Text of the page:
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Klismaphilia (or klysmaphilia), from the Greek words κλύσμα ("enema", from κατακλυσμός, "deluge, flood") and φιλία ("(fraternal) love"), is a paraphilia involving enjoyment of, and sexual arousal from, enemas.
The term klismaphilia was coined in 1973 by Dr. Joanne Denko, an early investigator in this field, to describe the activities of some of her patients, whom she referred to as klismaphiliacs. The term klismaphile is also in use for describing a person with klismaphilia, and is considered synonymous with klismaphiliac.
Klismaphiles can gain satisfaction of enemas through fantasies, by actually receiving or giving one, or through the process of eliminating steps to being administered one (e.g., under the pretense of being constipated). Klismaphilia is practiced by men and women, although men are more likely to be klismaphiles, as with most paraphilias. Klismaphiles might gain pleasure from a large, water distended belly or the feeling of internal pressure. An enema fetish may include the sexual attraction to the equipment, processes, environments, situations, or scenarios, and some may be sexually aroused by the preparations, such as by the feel and smeil of a latex rubber or plastic syringe, by the smell of soapsuds enema solution, or by preparing the recipient. >Often, klismaphiles report discovering these desires after a chance administration of an enema sometime in their childhood, but some do report discovering these feelings later on. Usually, klismaphiles carry out normal lives and successfully engage in this behavior secretly.
An enema can be an auxiliary to, or a substitute for, genital sexual activity. Men and women with the paraphilia enjoy sexual enema play, both heterosexually and homosexually, experiencing sexual arousal from enemas which they find gratifying or sensual. Enemas can induce sexual arousal because the bulbospongiosus muscle which starts in front of the anus contributes, in women, to clitoral erection and the contractions of orgasm, and in males, to erection, the contractions of orgasm, and ejaculation. Also, sexual sensation results from distention of the rectum as it is filled and dilated which, in women, puts pressure on the back of the vagina, and in men stimulates the prostate and seminal vesicles. Furthermore, contractions of muscles throughout the abdomen caused by expulsion of an enema can stimulate, in women, the uterus and vagina, and in men, the prostate, seminal vesicle, and internal penis.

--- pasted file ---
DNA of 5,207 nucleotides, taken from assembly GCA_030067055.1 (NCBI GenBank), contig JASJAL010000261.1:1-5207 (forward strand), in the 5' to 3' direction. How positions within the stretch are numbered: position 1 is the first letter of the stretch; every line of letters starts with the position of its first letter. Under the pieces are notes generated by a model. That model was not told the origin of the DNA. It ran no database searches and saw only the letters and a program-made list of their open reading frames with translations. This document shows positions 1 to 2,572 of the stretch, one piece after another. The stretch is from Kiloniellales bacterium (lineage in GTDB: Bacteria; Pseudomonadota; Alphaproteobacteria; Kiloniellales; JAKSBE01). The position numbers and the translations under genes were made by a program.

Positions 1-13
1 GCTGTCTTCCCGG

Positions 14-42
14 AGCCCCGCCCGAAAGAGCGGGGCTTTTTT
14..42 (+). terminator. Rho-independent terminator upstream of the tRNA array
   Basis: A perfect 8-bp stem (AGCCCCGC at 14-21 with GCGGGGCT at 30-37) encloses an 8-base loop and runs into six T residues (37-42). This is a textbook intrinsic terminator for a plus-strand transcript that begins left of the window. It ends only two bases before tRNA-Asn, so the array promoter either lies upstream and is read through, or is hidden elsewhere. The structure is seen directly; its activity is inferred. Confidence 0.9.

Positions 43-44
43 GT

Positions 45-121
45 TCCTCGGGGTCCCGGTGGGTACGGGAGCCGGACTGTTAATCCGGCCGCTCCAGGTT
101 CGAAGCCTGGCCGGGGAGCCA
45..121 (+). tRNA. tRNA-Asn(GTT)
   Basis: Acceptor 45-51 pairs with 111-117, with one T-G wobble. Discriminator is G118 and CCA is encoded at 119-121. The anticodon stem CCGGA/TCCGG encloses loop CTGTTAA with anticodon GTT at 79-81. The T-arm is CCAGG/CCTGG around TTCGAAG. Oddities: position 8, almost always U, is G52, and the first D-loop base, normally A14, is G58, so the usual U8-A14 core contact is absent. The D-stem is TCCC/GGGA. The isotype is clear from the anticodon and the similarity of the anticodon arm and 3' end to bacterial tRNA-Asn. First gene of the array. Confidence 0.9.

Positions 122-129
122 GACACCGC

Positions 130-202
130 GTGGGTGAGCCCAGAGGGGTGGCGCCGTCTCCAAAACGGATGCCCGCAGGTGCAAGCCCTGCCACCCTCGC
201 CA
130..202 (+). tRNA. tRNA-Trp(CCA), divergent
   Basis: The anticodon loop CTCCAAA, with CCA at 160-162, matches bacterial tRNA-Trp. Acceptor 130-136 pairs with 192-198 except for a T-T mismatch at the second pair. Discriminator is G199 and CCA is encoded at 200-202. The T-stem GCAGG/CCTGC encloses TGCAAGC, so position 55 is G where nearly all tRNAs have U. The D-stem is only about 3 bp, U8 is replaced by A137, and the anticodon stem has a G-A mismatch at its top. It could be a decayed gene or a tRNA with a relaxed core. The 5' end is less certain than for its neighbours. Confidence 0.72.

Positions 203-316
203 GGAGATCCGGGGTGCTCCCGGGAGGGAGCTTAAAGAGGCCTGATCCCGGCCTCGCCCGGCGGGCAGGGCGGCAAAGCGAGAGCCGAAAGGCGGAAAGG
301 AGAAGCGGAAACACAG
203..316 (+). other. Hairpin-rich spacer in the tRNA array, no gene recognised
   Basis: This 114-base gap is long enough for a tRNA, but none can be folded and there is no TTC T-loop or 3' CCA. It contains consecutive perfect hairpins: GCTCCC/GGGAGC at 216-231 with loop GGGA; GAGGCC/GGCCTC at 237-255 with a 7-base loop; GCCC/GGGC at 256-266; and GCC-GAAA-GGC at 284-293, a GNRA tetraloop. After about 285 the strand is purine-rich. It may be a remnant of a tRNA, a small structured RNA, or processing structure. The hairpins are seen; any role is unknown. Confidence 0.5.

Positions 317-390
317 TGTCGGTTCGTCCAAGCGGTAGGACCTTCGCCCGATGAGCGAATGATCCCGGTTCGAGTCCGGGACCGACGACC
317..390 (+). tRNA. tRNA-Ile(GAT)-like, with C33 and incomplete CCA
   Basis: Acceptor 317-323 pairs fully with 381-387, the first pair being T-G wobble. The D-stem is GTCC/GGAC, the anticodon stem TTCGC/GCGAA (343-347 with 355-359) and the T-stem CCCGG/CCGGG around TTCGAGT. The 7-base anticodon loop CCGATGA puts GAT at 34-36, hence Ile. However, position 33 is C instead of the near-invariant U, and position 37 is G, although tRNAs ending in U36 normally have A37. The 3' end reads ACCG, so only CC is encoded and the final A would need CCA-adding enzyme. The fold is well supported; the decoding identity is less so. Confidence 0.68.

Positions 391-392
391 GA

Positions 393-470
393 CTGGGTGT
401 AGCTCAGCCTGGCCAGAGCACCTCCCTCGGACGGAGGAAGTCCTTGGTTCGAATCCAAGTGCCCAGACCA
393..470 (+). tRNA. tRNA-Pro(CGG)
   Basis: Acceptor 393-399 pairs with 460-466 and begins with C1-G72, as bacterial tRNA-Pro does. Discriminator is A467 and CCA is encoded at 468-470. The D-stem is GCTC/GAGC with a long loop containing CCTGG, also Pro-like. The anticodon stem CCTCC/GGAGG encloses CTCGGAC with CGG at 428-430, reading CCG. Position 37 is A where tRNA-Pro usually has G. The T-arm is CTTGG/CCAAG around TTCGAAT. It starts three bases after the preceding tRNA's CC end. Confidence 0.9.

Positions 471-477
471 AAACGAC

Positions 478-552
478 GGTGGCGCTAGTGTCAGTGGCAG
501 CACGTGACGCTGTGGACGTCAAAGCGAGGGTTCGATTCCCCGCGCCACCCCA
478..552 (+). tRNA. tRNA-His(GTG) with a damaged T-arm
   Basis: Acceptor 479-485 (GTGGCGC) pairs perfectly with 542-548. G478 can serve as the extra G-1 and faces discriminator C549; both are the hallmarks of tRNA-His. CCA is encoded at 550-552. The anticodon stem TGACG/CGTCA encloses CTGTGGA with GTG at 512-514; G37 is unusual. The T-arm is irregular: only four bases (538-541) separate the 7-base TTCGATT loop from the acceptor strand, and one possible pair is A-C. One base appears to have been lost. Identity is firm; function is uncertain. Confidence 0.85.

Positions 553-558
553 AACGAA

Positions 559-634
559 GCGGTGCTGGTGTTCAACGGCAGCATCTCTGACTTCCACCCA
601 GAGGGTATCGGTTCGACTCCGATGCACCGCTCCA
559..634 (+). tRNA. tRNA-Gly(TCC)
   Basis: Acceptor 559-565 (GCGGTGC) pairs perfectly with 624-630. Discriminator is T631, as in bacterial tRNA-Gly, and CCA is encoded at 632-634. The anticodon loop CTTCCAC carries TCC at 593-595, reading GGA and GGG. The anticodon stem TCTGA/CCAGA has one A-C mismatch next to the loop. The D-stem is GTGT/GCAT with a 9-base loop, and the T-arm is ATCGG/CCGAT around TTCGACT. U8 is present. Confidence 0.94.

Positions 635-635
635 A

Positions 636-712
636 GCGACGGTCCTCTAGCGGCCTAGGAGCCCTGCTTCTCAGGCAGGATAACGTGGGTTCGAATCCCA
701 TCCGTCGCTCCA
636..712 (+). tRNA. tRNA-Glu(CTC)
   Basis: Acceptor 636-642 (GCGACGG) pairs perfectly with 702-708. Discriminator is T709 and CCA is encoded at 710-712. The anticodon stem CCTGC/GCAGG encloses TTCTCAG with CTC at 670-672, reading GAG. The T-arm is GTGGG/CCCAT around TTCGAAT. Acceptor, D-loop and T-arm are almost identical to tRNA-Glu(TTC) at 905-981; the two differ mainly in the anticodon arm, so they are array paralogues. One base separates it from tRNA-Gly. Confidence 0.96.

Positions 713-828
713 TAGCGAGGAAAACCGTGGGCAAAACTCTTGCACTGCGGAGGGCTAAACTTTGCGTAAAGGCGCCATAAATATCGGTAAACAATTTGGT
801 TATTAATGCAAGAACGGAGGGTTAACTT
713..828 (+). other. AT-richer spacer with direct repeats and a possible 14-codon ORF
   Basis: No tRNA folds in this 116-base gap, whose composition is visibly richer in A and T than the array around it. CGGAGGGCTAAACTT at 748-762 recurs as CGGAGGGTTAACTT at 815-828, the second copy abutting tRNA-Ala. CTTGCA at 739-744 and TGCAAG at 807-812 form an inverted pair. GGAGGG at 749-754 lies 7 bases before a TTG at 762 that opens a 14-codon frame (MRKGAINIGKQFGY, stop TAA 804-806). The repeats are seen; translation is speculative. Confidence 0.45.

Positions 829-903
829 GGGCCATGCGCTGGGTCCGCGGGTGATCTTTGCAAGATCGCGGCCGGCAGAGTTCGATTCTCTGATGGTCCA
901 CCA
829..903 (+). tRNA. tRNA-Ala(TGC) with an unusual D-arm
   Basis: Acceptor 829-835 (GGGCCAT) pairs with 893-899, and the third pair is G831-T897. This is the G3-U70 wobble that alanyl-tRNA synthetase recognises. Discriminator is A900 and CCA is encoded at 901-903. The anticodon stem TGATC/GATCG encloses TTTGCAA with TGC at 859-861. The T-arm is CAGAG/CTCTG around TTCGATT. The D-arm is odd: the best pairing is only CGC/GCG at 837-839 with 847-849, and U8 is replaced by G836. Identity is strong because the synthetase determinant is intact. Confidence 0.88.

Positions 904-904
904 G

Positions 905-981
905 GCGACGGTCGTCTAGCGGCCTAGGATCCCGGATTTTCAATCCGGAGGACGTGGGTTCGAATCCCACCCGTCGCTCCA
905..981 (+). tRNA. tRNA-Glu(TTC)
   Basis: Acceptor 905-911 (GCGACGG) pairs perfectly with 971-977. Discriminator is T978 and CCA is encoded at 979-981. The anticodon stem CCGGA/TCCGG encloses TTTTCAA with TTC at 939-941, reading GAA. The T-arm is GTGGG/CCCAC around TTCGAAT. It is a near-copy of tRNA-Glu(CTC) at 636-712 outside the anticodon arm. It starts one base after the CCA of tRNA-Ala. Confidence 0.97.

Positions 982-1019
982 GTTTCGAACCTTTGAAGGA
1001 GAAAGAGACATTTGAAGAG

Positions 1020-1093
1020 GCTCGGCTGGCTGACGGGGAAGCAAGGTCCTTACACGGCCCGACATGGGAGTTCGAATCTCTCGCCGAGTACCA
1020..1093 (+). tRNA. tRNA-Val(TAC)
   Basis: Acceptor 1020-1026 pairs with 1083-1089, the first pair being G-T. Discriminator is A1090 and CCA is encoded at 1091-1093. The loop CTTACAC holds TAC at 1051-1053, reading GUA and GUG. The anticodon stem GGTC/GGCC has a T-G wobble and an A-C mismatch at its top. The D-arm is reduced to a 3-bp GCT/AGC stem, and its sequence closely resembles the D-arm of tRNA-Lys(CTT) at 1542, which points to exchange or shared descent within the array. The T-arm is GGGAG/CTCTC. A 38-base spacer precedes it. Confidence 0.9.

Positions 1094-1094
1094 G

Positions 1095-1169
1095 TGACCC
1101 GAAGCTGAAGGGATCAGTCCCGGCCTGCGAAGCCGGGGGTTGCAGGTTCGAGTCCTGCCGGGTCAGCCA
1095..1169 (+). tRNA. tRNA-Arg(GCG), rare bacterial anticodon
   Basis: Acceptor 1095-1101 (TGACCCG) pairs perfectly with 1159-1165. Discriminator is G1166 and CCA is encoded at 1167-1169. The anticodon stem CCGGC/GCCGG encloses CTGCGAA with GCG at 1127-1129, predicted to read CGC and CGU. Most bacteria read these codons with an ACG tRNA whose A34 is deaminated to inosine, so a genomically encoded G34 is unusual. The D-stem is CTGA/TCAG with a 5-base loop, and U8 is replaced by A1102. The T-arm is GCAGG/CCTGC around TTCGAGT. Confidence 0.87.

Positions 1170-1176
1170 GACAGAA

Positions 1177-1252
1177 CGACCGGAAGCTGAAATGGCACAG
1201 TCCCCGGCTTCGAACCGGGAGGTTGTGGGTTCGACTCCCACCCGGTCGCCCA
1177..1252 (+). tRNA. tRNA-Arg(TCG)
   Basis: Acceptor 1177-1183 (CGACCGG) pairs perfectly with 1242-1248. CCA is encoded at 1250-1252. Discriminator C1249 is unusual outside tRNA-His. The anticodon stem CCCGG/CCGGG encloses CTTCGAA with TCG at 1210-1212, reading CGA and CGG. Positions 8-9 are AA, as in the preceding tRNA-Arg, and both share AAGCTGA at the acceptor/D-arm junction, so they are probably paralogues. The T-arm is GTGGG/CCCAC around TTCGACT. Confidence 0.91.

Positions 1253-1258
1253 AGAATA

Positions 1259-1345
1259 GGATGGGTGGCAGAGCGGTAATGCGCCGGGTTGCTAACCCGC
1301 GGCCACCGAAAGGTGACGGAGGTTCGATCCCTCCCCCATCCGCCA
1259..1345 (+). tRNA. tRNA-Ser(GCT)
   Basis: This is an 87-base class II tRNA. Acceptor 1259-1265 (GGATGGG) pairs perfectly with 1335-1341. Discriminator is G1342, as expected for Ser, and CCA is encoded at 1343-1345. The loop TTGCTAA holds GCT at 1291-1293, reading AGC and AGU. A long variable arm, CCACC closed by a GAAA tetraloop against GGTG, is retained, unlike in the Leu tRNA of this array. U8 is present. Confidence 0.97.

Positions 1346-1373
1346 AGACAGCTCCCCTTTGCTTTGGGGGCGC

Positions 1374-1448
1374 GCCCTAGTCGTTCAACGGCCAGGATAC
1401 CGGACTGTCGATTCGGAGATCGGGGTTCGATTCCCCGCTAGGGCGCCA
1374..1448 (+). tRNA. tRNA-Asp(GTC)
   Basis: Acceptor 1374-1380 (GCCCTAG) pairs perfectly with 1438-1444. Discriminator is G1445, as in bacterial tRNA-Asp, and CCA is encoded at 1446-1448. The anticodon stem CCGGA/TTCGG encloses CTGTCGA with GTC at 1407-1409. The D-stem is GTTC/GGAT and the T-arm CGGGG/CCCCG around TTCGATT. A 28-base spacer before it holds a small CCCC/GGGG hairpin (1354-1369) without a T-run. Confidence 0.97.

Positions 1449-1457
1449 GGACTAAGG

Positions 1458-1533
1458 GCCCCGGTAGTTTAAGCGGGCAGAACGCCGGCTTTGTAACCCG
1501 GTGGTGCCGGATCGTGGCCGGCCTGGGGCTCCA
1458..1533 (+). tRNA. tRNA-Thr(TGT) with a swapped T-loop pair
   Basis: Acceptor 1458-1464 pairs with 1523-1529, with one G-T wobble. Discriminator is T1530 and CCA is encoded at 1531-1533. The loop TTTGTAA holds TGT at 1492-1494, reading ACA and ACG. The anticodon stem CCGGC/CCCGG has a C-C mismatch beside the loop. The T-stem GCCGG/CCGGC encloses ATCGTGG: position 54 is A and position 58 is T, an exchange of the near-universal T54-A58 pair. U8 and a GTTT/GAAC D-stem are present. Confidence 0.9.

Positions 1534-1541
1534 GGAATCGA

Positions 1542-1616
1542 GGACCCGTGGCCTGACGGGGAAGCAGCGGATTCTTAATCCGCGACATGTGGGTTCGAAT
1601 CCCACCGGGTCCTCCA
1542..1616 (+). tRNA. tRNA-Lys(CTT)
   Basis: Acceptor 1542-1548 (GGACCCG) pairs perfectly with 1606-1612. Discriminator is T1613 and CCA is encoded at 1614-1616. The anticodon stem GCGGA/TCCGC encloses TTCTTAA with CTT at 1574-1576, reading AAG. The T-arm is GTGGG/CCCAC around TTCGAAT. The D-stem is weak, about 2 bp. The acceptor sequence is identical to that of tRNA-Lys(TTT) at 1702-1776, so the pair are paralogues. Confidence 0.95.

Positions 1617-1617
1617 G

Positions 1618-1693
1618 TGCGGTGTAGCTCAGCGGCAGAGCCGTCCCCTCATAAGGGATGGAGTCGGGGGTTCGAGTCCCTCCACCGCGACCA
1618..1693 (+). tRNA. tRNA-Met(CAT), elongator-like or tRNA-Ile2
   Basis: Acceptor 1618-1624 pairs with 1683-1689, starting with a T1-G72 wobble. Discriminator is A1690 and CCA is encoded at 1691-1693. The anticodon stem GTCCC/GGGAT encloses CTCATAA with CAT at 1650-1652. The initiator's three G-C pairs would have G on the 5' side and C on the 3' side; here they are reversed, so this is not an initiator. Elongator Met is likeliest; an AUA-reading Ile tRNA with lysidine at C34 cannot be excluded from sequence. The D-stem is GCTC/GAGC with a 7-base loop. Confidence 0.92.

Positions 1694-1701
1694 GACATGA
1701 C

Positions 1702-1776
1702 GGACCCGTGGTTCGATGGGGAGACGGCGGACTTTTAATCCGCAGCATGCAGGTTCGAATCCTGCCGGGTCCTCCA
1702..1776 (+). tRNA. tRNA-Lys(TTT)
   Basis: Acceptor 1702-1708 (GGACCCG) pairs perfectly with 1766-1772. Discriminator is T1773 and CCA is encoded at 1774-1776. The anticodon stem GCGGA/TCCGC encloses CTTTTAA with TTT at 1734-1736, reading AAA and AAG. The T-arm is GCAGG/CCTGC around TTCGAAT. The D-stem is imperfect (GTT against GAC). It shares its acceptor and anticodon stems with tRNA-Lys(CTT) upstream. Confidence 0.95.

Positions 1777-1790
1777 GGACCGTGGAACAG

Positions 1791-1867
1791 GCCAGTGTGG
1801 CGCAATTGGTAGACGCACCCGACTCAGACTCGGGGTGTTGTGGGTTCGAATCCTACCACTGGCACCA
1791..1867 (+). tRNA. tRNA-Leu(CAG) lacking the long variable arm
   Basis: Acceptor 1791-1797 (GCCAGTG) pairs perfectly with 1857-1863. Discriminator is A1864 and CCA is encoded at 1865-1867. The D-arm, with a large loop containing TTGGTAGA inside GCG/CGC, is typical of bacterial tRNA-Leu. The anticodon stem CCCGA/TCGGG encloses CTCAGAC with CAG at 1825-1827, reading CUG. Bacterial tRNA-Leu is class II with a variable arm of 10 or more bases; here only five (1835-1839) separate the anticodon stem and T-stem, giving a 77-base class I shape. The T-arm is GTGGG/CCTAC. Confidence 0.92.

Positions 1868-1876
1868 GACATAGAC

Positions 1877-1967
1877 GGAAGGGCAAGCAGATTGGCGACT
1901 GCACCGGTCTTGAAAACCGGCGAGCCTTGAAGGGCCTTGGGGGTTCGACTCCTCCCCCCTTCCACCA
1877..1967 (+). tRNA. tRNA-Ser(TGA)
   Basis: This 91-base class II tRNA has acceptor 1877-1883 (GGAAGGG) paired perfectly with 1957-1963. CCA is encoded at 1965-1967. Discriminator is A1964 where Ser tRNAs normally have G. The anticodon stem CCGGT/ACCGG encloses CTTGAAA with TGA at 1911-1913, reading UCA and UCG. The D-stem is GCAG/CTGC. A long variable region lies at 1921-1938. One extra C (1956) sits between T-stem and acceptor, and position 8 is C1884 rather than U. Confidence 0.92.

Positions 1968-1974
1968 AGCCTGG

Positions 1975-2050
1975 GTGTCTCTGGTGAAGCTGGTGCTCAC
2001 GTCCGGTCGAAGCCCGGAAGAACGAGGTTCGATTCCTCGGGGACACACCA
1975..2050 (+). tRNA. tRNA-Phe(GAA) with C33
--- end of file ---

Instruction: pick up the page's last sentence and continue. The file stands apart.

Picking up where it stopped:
That some women use enemas while masturbating was documented by Alfred Kinsey in "Sexual Behavior in the Human Female." He stated, "There still other masturbatory techniques which were regularly or occasionally employed by some 11 percent of the females in the sample ... enemas, and other anal insertions, ... were employed.
Sadomasochistic activities may incorporate enemas for erotic humiliation or for physical discomfort. BDSM punishment scenes can involve administering an enema in a manner that is humiliating and painful and for producing pain and cramps an extra-large volumes or highly irritating substances can be injected. Among the attractions to enema play in BDSM are erotic humiliation, dominance and submission, discpline, psychodrama, power exchange, and so on. An erotic enema allows acting out vulnerability in a primal form.
The Diagnostic and Statistical Manual of Mental Disorders (DSM-IV-TR) classifies klismaphilia under the diagnosis of "Paraphilias, Not Otherwise Specified". The diagnostic code is 302.9. Proactive treatment for klismaphilics is not generally recommended, due to the lack of any significant desire to be "cured". Health treatment for klismaphilia thus is typically only focused on ensuring the techniques employed and chemicals used are not harmful to the practitioner. Caution should always be maintained on the part of the practitioners experimenting with new techniques and concoctions; in certain cases cramps produced by the chemicals used have led to hospitalizations, in other circumstances the effects can even be life-threatening.
- Paraphilias Archived 2008-02-24 at the Portuguese Web Archive from Psychology Today
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